The protective effects of canolol against t-BH-induced cell death in ARPE-19 cells are shown in Figure 2C. In a dose-dependent manner and with a concentration of 50–200 μM, canolol recovered the cell death caused by t-BH (p<0.01), with almost 100% of the cells surviving at a dose of 200 μM, whereas cell viability was about 50% without canolol treatment. Consistent with these results, the morphology of the cells pretreated with canolol was similar to that of the normal controls without t-BH (Figure 2D). Moreover, the protective effect of canolol was better than that of N-acetyl cystein (NAC), a well recognized antioxidant. These observations indicate that canolol was effective in the prevention of t-BH-induced ARPE-19 cell damage.
It has been reported that ROS generated by t-BH is responsible for cell damage in cultured ARPE-19 cells . We therefore tested whether the cytoprotective effect of canolol in APRE-19 cells against t-BH results from the reduction of ROS, by using H2DCFDA, a fluoresecent ROS indicator. The results showed that the mean fluorescence of intracellular ROS production was increased by about 2.3 fold in t-BH-induced cells relative to unexposed control cells. However, the increase in intracellular ROS was prevented by pretreatment with canolol in a concentration-dependent manner (p<0.01). At a canolol concentration of 200 μM, the intracellular ROS level decreased to a near normal level without t-BH treatment (Figure 3A,B). The antioxidative effect of canolol was more remarkable than that of NAC (Figure 3A), which was consistent with the results from the MTT assay. The data indicated that canolol can prevent intracellular ROS production in ARPE-19 cells challenged by t-BH.
Apoptosis is the major consequence of cells exposed to t-BH . To examine whether canolol protects against t-BH-induced apoptosis, the ARPE-19 cells were incubated with 100 μM and 200 μΜ of canolol for 24 h and were then treated with 150 μM t-BH for 6 h. A flow cytometric analysis was used to quantify the rate of cell apoptosis using double staining of Annexin V-FITC and PI. As shown in Figure 4, the lower right field (high Anexin V, low PI staining) indicates the apoptotic cells. Similar to previous reports, the cells exposed to 150 μM t-BH showed a 15-fold increase in the apoptosis rate compared to untreated control cells. Importantly, pretreatment with canolol significantly reduced the percentage of apoptotic cells in a dose-dependent manner: with 100 μM and 200 μM doses of canolol before t-BH exposure, the percentage of apoptotic cells reduced to 12.69±1.02% and 4.60±0.56%, respectively (p<0.01).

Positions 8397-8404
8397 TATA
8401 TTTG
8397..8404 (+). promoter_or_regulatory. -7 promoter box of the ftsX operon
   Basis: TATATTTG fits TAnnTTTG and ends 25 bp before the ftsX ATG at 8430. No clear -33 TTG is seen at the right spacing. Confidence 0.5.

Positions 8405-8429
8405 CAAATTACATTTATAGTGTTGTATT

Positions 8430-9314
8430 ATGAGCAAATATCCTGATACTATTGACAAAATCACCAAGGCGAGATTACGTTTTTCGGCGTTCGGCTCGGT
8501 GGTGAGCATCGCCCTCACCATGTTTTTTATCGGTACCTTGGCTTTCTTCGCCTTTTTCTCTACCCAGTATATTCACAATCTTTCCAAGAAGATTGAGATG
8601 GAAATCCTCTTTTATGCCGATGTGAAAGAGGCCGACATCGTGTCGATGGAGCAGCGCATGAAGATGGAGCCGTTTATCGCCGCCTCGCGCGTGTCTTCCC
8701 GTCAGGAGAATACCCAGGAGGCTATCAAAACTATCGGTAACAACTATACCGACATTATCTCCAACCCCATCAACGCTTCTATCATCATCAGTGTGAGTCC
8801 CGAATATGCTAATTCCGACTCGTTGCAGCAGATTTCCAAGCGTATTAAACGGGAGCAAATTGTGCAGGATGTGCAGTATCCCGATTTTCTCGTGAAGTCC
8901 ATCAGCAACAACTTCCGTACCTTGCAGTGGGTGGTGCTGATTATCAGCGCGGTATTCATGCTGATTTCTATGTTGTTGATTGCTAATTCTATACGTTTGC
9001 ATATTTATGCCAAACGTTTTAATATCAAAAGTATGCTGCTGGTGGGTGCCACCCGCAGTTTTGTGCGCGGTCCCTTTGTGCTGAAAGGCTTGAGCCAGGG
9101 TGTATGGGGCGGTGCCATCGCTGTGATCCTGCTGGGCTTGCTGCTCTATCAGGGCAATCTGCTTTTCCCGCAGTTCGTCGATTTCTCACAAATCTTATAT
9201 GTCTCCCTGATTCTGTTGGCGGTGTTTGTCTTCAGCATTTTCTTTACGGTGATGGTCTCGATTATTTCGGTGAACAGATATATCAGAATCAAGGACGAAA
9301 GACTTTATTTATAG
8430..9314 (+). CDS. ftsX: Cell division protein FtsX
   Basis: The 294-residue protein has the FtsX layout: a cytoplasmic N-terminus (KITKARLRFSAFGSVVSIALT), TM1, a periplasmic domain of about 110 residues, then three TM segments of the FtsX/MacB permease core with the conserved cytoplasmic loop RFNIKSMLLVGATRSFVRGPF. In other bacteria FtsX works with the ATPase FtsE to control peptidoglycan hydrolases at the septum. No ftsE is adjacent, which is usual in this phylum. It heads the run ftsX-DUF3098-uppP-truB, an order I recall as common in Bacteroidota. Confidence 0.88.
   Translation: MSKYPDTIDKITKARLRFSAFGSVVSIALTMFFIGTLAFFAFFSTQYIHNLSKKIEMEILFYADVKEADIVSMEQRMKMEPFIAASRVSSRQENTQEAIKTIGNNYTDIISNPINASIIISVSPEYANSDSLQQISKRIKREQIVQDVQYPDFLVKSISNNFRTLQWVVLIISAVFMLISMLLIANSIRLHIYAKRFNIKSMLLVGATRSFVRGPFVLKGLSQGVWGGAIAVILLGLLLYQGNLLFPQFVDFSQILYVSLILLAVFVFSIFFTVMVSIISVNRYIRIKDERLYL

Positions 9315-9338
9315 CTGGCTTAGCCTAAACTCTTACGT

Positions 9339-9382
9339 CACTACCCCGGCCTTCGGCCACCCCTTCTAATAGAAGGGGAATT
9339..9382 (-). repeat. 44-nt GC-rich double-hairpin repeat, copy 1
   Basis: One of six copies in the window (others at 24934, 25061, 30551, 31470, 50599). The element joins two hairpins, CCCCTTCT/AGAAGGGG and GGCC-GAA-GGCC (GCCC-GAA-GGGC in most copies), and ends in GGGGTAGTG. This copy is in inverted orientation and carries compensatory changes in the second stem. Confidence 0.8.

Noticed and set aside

To clarify the antioxidative mechanisms of canolol against t-BH-induced cell damage in ARPE-19 cells, we evaluated the expression levels of a variety of antioxidative enzymes, namely heme oxygenase (HO-1), catalase, and glutathione S-transferase-pi (GST-pi). As shown in Figure 5, after incubation with different concentrations of canolol (0, 50, 100, and 200 μΜ) for 24 h, HO-1 and catalase mRNA levels were elevated compared to untreated control cells, which was consistent with the concentration of canolol, and GST-Pi was also observed though no dose-dependency was found (p<0.05). To better understand the protective mechanism of canolol on ARPE-19 cells, we examined the mRNA expression of NF-E2–related factor (Nrf-2). Nrf-2 expression was significantly induced by treatment with canolol, which was consistent with the expression of various antioxidative enzymes, i.e., HO-1, catalase (Figure 5). These results indicate that HO-1, catalase, and GST-pi may play an important role in the protective action of canolol.
Previous studies suggest that the overactivation of extracellular signal regulated kinase (ERK) may participate in the defense signaling against oxidative stress damage in cells . To better understand the protective mechanism of canolol on ARPE-19 cells, we examined phospharylation of the ERK protein using a western blot analysis. As shown in Figure 6A, canolol moderately activated phosphorylated ERK, both with and without t-BH, though no change in the total ERK protein level was observed (p<0.05). Furthermore, pre-treatment for 30 min with U0126 (10 μM), a specific inhibitor of the ERK kinase, abolished the ERK phosphorylation induced by canolol (Figure 6A). These data indicated that canolol could activate the ERK pathway in ARPE-19 cells.